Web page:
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Star Trek: Deep Space Nine Collector's Edition, Seasons 1–3

Avery Brooks, Rene Auberjonois, Terry Farrell, Cirroc Lofton, Colm Meaney, Armin Shimerman, Alexander Siddig, Nana Visitor. Aspect ratio: 4:3. Dolby Digital 5.1 (English), Dolby Surround 2.0 (English). 54 hours 31 minutes. 1992–1995. Paramount Home Video 056454, 05893, 05894. NR. $139.99 per season.


Picture ***


Sound ***


Film ***1/2


Deep Space Nine has always been the dark horse of the Star Trek universe; many fans consider it their least favorite series. But watching it on DVD, I've come to think it among the best of the series, with long story arcs and complex characters who grow and change over time.


DS9 is certainly the darkest of all the Star Trek series in mood, lighting, and color; it's also the most spiritual and political. In addition, there is much more interpersonal conflict than is seen in other Trek series. Then there are some interesting gender issues embodied by Science Officer Jadzia Dax, a being who has been both male and female throughout several lifetimes.


This is the only Trek series not set primarily in a Star Fleet environment; it's also the only series set in a permanent installation rather than a starship. The discovery of a stable, artificial wormhole to the Gamma Quadrant in the pilot episode causes the location to become critical, making the station a crossroads, a port of call at the edge of the Federation. This allows more long-term story arcs; characters must deal with the consequences of their actions rather than flying off to another adventure.


There are four hours of programming per disc. Season 1 includes five discs of episodes and a sixth of bonus material; Seasons 2 and 3 each have six discs of episodes, and a seventh with two episodes and bonus material. When you're finished watching one episode, the navigation system takes you back to that episode's menu, not the main menu; to select another episode, you must manually return to the main menu. This is bogus—at the end of an episode, you should be taken directly back to the main menu.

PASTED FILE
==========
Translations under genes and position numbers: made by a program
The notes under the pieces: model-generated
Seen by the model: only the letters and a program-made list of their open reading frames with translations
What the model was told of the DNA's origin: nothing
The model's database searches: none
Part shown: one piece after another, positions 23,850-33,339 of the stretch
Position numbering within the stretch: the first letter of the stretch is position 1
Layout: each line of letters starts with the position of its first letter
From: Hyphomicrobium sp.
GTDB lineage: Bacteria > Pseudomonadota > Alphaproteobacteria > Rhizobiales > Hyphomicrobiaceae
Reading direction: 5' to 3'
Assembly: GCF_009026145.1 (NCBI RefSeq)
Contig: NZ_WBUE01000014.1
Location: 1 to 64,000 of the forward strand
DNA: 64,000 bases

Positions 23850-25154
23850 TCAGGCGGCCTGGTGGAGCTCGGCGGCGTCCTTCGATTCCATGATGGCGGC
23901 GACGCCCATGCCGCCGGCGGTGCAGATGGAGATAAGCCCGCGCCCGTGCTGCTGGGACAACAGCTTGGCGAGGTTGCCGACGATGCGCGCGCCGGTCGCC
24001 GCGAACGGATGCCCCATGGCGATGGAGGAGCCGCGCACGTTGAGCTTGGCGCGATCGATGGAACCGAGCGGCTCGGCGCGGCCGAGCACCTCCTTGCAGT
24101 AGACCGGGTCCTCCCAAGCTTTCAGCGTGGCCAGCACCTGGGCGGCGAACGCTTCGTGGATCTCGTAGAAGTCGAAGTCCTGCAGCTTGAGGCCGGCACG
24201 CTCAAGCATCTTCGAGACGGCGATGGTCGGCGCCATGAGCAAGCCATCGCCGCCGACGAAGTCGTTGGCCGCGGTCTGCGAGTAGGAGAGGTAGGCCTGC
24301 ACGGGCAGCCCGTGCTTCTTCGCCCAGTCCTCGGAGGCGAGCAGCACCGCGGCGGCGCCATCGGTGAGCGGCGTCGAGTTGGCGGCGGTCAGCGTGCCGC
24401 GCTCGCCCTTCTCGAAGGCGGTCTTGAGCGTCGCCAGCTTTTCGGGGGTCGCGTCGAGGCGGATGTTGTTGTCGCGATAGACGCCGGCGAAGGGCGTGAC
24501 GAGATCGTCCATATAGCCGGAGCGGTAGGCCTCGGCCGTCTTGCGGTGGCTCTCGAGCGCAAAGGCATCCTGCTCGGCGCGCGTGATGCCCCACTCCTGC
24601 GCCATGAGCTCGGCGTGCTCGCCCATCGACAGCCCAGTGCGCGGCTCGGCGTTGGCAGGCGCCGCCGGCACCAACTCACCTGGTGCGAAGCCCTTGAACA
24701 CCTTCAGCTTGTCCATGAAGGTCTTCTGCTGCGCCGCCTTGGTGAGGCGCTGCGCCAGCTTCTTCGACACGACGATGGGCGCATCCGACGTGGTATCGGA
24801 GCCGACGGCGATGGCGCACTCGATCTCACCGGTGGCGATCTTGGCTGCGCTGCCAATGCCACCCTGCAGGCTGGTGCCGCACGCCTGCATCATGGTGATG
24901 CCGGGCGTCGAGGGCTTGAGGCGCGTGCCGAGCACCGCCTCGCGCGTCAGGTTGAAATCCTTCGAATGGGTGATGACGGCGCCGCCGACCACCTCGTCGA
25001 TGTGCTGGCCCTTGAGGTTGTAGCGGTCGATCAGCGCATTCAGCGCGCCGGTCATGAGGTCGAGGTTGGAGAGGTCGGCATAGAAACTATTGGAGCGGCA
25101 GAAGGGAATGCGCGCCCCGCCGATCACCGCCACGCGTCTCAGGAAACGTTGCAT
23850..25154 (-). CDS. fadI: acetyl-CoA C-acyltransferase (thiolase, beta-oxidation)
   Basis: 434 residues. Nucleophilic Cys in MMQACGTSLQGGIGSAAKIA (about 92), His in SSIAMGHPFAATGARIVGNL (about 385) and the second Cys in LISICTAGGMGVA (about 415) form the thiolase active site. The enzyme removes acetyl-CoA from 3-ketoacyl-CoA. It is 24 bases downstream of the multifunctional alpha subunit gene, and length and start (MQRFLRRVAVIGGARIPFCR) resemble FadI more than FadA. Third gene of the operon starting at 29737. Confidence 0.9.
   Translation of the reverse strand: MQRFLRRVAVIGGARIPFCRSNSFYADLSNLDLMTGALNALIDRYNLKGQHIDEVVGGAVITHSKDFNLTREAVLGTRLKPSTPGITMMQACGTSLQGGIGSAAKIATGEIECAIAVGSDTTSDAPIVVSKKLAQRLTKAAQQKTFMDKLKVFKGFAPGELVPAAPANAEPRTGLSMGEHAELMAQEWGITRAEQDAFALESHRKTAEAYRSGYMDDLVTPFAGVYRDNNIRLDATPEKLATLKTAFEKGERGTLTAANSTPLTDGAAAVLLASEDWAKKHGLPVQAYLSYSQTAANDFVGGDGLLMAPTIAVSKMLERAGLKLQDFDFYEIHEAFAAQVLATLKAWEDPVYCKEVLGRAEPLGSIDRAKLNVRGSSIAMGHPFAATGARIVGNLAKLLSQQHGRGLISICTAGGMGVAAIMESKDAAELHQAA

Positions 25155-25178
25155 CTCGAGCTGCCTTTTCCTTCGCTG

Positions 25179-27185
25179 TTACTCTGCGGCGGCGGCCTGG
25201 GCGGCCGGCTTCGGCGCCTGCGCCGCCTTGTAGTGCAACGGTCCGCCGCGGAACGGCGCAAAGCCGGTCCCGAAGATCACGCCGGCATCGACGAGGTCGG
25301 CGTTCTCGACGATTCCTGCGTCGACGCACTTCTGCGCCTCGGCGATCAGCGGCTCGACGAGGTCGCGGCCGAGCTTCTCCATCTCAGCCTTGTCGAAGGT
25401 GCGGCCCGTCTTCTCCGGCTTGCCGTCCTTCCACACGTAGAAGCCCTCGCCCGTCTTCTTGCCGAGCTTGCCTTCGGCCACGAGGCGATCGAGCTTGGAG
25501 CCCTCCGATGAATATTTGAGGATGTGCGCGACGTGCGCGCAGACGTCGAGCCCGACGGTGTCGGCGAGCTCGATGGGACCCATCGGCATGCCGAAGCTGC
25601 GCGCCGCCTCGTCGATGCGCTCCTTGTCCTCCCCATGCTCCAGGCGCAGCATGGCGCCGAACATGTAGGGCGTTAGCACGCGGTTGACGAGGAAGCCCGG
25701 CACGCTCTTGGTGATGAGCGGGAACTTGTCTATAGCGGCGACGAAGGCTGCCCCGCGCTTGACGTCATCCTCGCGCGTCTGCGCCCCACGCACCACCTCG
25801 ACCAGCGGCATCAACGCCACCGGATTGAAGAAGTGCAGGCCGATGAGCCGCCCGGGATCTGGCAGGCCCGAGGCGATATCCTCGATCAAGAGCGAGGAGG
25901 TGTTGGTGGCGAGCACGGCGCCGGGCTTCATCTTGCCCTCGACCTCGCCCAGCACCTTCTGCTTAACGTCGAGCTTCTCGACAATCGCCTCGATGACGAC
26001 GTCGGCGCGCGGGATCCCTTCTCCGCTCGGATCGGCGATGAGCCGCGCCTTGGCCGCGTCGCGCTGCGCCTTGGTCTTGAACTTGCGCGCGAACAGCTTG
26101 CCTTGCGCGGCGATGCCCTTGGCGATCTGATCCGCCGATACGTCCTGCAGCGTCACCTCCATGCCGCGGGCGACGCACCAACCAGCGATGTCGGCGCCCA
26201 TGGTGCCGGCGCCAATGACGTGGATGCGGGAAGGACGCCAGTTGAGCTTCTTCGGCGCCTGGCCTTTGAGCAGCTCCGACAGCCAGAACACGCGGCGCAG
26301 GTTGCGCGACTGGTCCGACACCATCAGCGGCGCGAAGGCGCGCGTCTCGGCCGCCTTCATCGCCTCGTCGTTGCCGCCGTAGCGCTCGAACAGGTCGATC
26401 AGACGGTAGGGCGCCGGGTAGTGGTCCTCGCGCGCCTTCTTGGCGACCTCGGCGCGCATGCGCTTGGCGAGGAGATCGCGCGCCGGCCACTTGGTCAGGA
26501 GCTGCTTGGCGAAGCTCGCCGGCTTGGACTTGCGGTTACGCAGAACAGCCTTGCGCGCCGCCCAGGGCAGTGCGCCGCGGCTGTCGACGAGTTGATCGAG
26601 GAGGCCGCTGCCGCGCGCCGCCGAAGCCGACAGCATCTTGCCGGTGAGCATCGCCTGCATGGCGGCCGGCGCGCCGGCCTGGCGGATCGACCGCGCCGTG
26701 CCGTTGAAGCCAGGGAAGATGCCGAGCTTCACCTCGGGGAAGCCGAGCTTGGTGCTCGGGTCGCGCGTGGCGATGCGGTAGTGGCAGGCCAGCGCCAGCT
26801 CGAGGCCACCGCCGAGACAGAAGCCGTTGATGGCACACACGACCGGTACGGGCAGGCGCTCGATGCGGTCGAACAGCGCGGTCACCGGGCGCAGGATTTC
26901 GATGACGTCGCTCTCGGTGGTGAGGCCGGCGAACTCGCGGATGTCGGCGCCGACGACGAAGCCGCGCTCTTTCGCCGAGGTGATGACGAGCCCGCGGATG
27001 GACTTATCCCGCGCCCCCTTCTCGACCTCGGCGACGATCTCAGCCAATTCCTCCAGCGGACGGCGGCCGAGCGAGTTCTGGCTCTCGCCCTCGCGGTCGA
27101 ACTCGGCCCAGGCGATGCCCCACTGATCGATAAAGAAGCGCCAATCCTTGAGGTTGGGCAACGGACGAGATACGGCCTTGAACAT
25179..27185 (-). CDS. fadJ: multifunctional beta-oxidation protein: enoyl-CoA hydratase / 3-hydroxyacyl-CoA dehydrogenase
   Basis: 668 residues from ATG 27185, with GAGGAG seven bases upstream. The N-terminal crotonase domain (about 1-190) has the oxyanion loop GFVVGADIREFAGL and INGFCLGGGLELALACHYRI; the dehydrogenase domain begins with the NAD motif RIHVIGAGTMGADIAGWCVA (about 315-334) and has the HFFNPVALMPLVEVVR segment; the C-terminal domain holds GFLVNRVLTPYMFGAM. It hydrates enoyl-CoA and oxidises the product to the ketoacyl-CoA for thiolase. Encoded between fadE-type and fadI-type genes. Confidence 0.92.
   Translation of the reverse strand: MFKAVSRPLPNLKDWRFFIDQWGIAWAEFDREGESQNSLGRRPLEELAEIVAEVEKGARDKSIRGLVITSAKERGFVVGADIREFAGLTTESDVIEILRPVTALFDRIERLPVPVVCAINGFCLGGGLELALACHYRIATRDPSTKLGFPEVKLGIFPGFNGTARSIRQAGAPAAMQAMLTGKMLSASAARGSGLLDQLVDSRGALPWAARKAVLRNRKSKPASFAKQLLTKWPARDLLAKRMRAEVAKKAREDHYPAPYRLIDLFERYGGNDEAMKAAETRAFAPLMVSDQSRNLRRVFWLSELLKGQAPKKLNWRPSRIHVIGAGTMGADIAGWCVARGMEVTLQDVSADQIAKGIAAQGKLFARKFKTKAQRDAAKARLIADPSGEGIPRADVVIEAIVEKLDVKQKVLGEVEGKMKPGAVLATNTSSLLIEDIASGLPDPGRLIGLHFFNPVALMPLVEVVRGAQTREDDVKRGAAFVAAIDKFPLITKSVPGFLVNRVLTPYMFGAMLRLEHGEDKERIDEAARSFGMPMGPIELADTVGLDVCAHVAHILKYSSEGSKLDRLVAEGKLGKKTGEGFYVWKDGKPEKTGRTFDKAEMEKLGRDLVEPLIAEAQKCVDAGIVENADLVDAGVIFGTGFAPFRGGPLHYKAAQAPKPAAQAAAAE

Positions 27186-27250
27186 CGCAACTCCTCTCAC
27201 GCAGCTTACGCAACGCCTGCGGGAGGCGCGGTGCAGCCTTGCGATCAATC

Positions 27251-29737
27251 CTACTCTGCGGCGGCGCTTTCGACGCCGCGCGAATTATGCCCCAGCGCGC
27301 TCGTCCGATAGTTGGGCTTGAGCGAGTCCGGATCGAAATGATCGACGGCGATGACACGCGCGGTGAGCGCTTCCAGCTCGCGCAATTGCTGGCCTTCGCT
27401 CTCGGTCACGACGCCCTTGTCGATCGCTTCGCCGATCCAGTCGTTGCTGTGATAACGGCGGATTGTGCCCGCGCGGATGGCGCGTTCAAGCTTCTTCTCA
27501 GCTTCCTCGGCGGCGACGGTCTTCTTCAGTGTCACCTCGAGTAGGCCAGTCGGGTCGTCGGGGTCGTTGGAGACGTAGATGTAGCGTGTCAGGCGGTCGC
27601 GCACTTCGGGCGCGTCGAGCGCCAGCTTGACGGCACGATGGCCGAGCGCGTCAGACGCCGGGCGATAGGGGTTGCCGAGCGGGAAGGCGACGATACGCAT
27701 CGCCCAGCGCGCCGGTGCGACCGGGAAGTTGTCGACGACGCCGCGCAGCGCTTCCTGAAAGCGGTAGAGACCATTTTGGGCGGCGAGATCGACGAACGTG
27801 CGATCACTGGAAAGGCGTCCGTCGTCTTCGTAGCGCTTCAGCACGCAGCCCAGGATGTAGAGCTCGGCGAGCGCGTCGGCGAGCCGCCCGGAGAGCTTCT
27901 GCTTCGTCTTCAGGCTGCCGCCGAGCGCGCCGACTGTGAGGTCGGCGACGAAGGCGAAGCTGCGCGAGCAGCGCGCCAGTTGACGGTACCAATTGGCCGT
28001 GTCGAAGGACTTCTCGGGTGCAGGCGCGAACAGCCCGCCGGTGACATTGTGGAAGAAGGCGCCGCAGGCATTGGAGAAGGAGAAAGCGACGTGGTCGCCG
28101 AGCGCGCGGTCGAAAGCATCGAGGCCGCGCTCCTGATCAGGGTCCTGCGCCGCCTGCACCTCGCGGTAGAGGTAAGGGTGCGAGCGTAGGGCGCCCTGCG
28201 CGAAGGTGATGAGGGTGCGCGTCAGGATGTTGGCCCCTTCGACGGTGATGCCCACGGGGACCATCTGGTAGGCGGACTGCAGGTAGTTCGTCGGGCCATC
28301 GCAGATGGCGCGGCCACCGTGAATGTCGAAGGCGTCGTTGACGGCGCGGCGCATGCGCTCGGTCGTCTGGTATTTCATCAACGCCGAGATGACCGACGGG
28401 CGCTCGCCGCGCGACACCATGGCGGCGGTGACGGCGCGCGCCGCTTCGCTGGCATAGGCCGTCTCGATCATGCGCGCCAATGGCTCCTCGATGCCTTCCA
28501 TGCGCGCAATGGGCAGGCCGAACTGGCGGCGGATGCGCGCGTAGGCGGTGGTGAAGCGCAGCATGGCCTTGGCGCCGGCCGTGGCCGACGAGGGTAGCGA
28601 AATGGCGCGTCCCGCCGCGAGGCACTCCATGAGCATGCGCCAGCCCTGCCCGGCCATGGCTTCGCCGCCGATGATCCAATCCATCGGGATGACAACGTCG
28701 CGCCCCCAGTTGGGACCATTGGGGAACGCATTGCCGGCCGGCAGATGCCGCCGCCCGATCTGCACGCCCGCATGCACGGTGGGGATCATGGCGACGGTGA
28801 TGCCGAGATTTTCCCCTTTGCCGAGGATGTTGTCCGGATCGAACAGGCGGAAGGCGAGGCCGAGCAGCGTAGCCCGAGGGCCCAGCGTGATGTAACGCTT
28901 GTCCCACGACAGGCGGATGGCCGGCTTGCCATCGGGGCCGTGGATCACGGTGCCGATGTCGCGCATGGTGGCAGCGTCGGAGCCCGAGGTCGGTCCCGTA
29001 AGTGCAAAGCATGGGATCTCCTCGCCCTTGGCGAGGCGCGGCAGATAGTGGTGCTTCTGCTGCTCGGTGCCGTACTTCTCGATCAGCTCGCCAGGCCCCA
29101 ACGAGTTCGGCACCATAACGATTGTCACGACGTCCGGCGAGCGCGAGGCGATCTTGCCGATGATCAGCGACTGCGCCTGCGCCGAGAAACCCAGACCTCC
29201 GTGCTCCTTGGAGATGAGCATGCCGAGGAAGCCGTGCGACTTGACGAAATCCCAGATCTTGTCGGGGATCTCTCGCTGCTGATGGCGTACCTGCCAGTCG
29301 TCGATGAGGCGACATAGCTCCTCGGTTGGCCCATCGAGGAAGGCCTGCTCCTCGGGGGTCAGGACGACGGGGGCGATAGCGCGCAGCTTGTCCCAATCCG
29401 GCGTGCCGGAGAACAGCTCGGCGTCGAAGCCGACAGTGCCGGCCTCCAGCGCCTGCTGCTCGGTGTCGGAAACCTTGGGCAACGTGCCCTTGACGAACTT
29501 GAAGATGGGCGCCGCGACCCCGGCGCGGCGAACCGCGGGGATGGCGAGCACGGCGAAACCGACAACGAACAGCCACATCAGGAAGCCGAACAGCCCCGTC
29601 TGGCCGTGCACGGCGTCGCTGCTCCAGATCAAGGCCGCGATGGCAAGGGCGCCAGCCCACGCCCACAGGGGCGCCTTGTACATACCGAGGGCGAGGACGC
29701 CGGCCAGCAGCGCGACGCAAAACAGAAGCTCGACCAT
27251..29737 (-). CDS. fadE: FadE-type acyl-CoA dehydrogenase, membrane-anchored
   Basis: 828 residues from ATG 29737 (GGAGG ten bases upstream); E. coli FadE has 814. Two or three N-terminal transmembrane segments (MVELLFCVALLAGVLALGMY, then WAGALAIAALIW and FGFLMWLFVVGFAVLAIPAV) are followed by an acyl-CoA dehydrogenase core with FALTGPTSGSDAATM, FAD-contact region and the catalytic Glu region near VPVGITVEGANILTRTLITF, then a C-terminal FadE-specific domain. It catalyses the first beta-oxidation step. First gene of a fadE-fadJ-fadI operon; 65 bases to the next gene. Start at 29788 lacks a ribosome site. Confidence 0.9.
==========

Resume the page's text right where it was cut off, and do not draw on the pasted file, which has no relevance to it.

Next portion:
Overall, the picture quality is excellent, very clean, and colorful. The computer-generated effects inside the wormhole are quite beautiful to my eye, with bright, sharp, vibrant electric blues and yellows. I did see some obvious jaggies in the CG shots on SGHT editor Tom Norton's system (Integra progressive DVD player, Sharp XV-Z10000 DLP projector, 80-inch-wide Stewart FireHawk screen), but not on mine (Panasonic interlaced DVD player, Panasonic 32-inch analog set). In addition, the image was a bit soft on TJN's large screen, especially when compared with the DVDs of Farscape, which are sharp as a tack. This indicates that Paramount didn't use edge enhancement [neither does Farscape, suggesting it was better photographed to begin with—TJN] which is certainly worth a bit of softness. Again, the softness was not evident on my admittedly smaller, less ambitious system.


The sound is also quite good, with excellent dialog intelligibility. The Dolby Digital 5.1 soundtrack spreads the music to the rear channels, and speeding starships whoosh through the surround soundfield convincingly.


Of course, there are plenty of bonus materials, including many interviews with the cast and crew. The interviews include the date they were conducted, which is great, and they're in widescreen letterbox, which is odd (the episodes are 4:3). The bonus materials follow some basic threads, such as creating aliens and props, artist sketchbooks, station crew dossiers, "Making of" featurettes, and photo galleries, all of which will keep die-hard Trekkers entertained for hours. Interestingly, I found a few errors; for example, in "Michael Westmore's Aliens" for Season 2, several original-series clips are misidentified.


The bonus-material menu system is very clever: Against a backdrop of the station floating in space, moving the cursor around reveals the various items, which are otherwise hidden. Some items are labeled, while others are indicated only by a highlighted portion of the station; you must select these to see what they are. Mostly, they're more interviews with various actors. This menu system is actually too clever for its own good; ultimately, it's too cumbersome to work well.


Despite that, the Star Trek: Deep Space Nine DVD collection is a must-have for any Trek fan. If you thought the series wasn't worth your time, think again. Watching it on DVD, without commercials and long waits between seasons, reveals just how good it actually is.—SW

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